Belarus jails students, raids media in crackdown

·3-min read
Students were often at the forefront of last year's protests and Amnesty International says several hundred were detained and more than 150 expelled from their schools

Belarus on Friday jailed 11 university students and raided the homes of 18 journalists in a continuing crackdown on the opposition by President Alexander Lukashenko's regime.

A court in the authoritarian country sentenced 10 students and a teacher to two years and six months in prison on charges of violating public order. Another student was given two years.

They were detained in November last year after mass anti-Lukashenko protests broke out over the longtime leader's claim to have won a sixth term in an August presidential election.

Also on Friday, authorities raided the homes of over a dozen journalists, detaining at least three of them.

Authorities in the ex-Soviet country are in the midst of a months-long effort to crush remaining pockets of dissent.

The jailing of the students and raids on journalists' homes comes two days after Belarus searched a dozen human rights organisations, which the UN's rights chief condemned as "completely unacceptable."

The students -- who have been expelled from their various Minsk universities -- have all been declared political prisoners by local rights group Vyasna.

A group of their supporters and some foreign diplomats came to the court, but were not let in.

"I am hurt but not scared," one of the students, Anastasiya Bulybenko, said in court according to an independent journalist.

"We are the future generation of tolerance and freedom, the future of this country," she said.

Ilya Trakhtenberg, a student of the Belarusian State University, said it was "obvious" that the sentence was aimed at "suppressing the protest movement".

"I remain a free person, because I am able to think independently," he said in court.

University students were often at the forefront of last year's protests and Amnesty International said in a report earlier this year that several hundred were detained and fined, and more than 150 expelled from their schools.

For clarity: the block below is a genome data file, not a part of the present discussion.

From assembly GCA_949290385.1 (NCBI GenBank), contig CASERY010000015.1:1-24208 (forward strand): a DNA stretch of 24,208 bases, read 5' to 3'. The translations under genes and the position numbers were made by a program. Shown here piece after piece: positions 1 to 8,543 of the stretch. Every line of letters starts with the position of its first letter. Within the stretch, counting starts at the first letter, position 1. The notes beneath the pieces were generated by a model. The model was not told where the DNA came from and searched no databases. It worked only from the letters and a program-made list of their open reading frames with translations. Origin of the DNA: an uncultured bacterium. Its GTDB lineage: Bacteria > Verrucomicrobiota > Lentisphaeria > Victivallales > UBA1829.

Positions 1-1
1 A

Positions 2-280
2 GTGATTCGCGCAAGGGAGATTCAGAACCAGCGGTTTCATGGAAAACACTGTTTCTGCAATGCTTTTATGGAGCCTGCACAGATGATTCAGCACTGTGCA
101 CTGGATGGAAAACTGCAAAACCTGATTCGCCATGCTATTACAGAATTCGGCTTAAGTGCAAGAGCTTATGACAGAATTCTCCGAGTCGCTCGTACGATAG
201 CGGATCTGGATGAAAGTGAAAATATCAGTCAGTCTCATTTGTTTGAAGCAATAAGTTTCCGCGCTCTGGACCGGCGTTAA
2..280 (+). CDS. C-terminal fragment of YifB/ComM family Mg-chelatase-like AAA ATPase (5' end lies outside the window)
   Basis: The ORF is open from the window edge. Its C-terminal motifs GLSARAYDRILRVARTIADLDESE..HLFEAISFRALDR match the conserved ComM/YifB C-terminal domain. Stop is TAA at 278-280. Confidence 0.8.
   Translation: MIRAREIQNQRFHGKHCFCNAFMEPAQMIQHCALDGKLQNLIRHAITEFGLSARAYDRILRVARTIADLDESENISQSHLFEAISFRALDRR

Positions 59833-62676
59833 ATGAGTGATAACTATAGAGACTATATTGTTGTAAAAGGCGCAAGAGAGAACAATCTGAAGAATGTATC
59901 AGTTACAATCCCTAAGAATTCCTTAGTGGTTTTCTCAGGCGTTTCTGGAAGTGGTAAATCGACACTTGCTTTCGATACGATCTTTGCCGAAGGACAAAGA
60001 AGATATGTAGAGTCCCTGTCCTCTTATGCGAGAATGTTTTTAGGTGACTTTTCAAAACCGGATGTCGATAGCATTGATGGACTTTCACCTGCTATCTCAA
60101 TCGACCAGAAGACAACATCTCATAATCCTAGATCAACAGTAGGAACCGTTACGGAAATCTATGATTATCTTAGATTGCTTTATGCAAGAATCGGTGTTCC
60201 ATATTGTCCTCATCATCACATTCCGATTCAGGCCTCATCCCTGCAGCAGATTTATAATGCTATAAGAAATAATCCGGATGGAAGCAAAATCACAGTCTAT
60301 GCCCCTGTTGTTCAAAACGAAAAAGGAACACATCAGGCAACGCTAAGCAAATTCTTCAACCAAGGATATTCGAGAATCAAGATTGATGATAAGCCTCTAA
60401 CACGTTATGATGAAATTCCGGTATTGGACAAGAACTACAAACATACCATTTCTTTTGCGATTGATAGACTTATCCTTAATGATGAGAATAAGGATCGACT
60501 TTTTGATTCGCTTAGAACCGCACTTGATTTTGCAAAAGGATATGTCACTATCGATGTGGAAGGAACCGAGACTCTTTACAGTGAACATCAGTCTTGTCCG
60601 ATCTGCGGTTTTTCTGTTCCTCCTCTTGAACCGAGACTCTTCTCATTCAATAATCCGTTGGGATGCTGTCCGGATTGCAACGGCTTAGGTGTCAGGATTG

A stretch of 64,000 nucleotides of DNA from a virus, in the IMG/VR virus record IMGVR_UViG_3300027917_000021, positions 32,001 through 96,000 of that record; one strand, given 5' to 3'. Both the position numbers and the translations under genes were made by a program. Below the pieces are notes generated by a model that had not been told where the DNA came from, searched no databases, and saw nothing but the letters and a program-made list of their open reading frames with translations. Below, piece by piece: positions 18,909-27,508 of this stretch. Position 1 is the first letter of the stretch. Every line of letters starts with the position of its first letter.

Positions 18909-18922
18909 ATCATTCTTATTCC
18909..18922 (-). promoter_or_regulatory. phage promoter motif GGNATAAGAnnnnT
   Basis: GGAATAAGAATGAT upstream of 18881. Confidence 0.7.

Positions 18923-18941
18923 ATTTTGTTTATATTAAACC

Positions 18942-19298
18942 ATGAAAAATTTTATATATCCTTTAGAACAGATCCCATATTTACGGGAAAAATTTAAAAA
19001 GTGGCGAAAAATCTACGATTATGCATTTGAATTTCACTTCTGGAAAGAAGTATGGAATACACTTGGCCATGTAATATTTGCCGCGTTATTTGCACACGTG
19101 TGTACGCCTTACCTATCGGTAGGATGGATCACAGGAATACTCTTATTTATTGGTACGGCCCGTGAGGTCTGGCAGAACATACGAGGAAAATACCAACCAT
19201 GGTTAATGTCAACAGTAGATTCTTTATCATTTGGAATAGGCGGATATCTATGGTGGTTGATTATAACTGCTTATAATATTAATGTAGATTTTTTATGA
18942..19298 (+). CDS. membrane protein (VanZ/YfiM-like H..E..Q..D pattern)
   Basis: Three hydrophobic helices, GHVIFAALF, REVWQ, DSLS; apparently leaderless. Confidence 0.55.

- 'We were waiting for this' -

"I admire their courage and strength," said exiled opposition leader Svetlana Tikhanovskaya, who is due to begin a visit to Washington this weekend.

One of the students, Alana Gebremaryan, is Tikhanovskaya's youth representative.

The same day, the Belarusian Association of Journalists listed the names of 15 journalists across the country whose homes had been searched.

US-funded Radio Free Europe/Radio Liberty was the main target of the raids, with security services raiding the homes of several of its journalists and detaining at least one.

RFE/RL journalist Oleg Gruzdilovich was detained after a search at his home, his wife wrote on Facebook.

"Oleg was taken away in handcuffs," Marianna Gruzdilovich said, adding that nine officials took part in the raid and took "our pensions cards, all the cash that we had".

"We were waiting for this every day," she added.

According to a company renting an adjacent office, over a dozen security officials broke down the door to the US-funded media's offices.

The outlet's president Jamie Fly said the crackdown testifies to Lukashenko's "despotic desperation" to "cling to power at all costs".

"These intimidation tactics will not silence our journalism," he added.

The opposition channel Belsat reported two of its journalists were detained after their homes were searched.

A spokesperson for the Investigative Committee, which probes major crimes, told state television that the Belarus office of the German Friedrich-Ebert-Stiftung foundation was also searched.

In a meeting with Russian President Vladimir Putin earlier this week, Lukashenko vowed to "find and bring to justice" all of his country's "wretched NGOs".

The long-serving authoritarian leader, who sparked mass protests by claiming to have won a sixth presidential term in an election last year, has drawn condemnation from the West whose leaders say the vote was not free or fair.

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